Under a reef of cloud sailing slowly east, Dickerson Creek sparkles with May sunlight. The saltwater estuary streams out of the depths toward land, pooling in borders of peat, reeking pleasantly of salt and earth.
From the pools the current slowly continues over flooded mudflats. An egret, pure white, standing on stick legs in blue water, jerks forward, freezes — posing. Look closely and below the surface tiny creatures spring and dart from narrow burrows in the black mud.
The stream is gently funneled into a culvert that runs under Midway Road and once through, emerges into a night-and-day landscape. What was a salt marsh teeming with life for centuries, even after the road was made and the culvert underneath designed to feed it, is now limping along, disappearing in brush and tangled vines.
Until last week, when the Highway Department unclogged the culvert feeding the other side of Midway Road, the salt marsh, which is on town-owned land, was as good as dead. With water from Dickerson Creek now filtering through, the marsh is a patient on life support. There’s hope, which might not be enough, for a life source that has thrived down the decades on the south side of Shelter Island.
What’s gone wrong?
Allowing salt marshes to dry into mudflats is breaking a natural chain, according to Island environmentalist and member of the Green Options Advisory Committee, Herb Stelljes.
“It’s incremental damage,” he said. “The whole food chain is jeopardized,” affecting fish, herons, egrets, plant life and will open the way for invasive species to flourish.
What’s needed to sustain the ecosystem is a variety of life providing stability as various species feed off others.
Ignoring the ecosystem is similar to purchasing items with a credit card, Mr. Stelljes said. Sooner or later the debt comes due and ignoring environmental needs is building up a debt with all kinds of hidden costs.
“When do we face the issue,” he asked, adding that he’s witnessed a decline in the ecosystem in the 30 years he has lived on Shelter Island.
At the top of his list for getting ahead of the situation would be hiring a summer intern who could scour Shelter Island for incidences of threatened salt marshes and other environmental lapses.
“Jay can’t be everywhere,” Mr. Stelljes said, referring to Public Works Commissioner Jay Card Jr.
Mr. Card admitted that while he had seen a pothole on the roadway at Dickerson Creek, he hadn’t realized the water that typically flows from Dickerson Creek into the salt marsh was blocked. A resident informed him of the problem and a temporary solution is in place. But a permanent solution will cost in excess of $7,500 — money he can’t find in his budget.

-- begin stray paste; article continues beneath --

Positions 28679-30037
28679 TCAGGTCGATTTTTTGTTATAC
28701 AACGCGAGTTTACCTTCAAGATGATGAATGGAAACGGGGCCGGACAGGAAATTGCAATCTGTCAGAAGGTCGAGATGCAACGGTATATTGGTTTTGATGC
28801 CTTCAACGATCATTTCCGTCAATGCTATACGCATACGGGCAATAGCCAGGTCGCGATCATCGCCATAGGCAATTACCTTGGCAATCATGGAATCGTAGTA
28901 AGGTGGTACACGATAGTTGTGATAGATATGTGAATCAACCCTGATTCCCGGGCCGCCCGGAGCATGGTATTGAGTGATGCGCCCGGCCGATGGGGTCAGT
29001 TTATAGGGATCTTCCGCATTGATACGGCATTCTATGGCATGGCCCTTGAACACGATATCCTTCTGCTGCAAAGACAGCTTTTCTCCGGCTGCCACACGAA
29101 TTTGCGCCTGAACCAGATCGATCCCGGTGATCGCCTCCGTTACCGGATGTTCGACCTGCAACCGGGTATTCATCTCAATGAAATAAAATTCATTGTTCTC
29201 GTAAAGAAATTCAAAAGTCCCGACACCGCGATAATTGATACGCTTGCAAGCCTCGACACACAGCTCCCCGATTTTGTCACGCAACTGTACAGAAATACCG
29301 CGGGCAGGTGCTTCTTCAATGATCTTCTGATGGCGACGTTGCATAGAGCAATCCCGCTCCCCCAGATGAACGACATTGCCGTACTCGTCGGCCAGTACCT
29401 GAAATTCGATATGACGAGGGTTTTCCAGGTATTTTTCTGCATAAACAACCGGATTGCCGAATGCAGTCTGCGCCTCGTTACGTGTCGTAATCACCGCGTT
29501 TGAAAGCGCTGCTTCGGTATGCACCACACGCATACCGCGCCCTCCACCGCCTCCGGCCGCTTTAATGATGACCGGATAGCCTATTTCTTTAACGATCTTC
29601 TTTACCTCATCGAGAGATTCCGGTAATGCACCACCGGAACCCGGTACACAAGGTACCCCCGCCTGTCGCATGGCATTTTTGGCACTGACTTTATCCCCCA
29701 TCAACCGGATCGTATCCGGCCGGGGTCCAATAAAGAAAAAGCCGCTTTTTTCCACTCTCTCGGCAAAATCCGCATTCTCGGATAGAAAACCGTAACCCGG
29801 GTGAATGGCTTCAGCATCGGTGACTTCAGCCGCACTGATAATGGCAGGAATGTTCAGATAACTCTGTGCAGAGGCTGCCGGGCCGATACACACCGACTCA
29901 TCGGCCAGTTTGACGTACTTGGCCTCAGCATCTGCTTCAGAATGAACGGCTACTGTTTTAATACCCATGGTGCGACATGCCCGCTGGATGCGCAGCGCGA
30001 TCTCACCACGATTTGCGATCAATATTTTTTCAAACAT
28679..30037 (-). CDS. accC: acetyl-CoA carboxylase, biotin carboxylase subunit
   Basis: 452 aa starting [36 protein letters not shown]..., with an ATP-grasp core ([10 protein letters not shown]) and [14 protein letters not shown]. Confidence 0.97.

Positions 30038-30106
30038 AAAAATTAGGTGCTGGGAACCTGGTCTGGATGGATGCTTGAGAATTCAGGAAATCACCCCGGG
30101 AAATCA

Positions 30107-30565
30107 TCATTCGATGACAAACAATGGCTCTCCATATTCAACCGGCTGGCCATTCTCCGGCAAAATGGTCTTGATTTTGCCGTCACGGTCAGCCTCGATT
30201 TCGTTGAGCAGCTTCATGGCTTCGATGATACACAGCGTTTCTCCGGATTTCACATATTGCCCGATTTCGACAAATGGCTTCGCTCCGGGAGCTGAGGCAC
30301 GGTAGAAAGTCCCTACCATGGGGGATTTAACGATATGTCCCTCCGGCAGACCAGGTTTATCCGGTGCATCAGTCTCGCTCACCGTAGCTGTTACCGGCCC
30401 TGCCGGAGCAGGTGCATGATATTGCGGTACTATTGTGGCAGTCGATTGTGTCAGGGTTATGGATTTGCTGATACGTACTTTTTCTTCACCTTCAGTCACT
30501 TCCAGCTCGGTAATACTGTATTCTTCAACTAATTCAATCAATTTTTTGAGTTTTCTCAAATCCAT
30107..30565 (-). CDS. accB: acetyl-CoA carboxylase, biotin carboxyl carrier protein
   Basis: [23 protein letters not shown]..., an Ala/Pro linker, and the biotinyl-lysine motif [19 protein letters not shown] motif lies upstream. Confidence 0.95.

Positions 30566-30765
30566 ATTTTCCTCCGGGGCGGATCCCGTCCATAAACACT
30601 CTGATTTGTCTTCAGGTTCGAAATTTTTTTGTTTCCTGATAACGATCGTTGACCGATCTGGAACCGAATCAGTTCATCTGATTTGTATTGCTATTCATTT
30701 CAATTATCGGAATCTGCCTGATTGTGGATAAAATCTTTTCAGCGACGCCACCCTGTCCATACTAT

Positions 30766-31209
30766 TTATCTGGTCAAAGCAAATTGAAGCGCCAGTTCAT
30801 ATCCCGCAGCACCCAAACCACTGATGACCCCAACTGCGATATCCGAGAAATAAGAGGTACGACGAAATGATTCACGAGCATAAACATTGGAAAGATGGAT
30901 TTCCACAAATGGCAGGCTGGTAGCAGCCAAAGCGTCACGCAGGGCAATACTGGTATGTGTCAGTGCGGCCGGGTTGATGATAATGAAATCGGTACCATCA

As for the salt marsh at Hay Beach, Mr. Card was aware of the problem and already exploring solutions that would allow water to run through the marsh as freely as it once did. Since dredging took place at the foot of Hiberry Lane, water will have to run uphill in order to flow through, to refresh what had long been a healthy salt marsh.
What’s the solution?
Shelter Island isn’t alone in seeing salt water marshes and the life they grow and protect being extinguished.
As the Island chooses to confront, or ignore, salt marshes in peril at Hay Beach and Dickerson Creek, restoration actions are underway in Rhode Island and on Cape Cod that are models for other communities. Not far from here, the Narragansett Bay Reverse Trends Analysis Project is confronting the issue, as is the Association for the Preservation of Cape Cod.
“Since colonial times, a significant portion of our nation’s salt marshes have been degraded or altered by agriculture, mosquito-ditching, channeling, urban development and other legacies of human activities,” according to a report compiled by the Cape Cod group.
The result is fewer species inhabiting the area, replaced by invasive species such as phragmites that thrive in brackish water. Closer to home in East Marion, residents spent several years removing phragmites from their water and planting native species that thrive in healthy salt marshes. That project was undertaken by neighbors without help from the town of Southold.
Cape Cod has also depended on volunteers to observe and report changes that can be documented to focus the attention of officials on the need for restoration.
In Rhode Island, the effort is more action driven, bringing together the Rhode Island Department of Environmental Management’s Narragansett Bay Estuary Program, the University of Rhode Island Environmental Data Center, the U.S. Fish and Wildlife Service and the University of Massachusetts Natural Resource Assessment Group.
How to start
The project is concentrated on both restoration of endangered salt marshes and the creation of new ones.
But as with all such efforts, money is a factor and it’s why the first advice that comes from the group is to prioritize potential salt marsh restoration sites.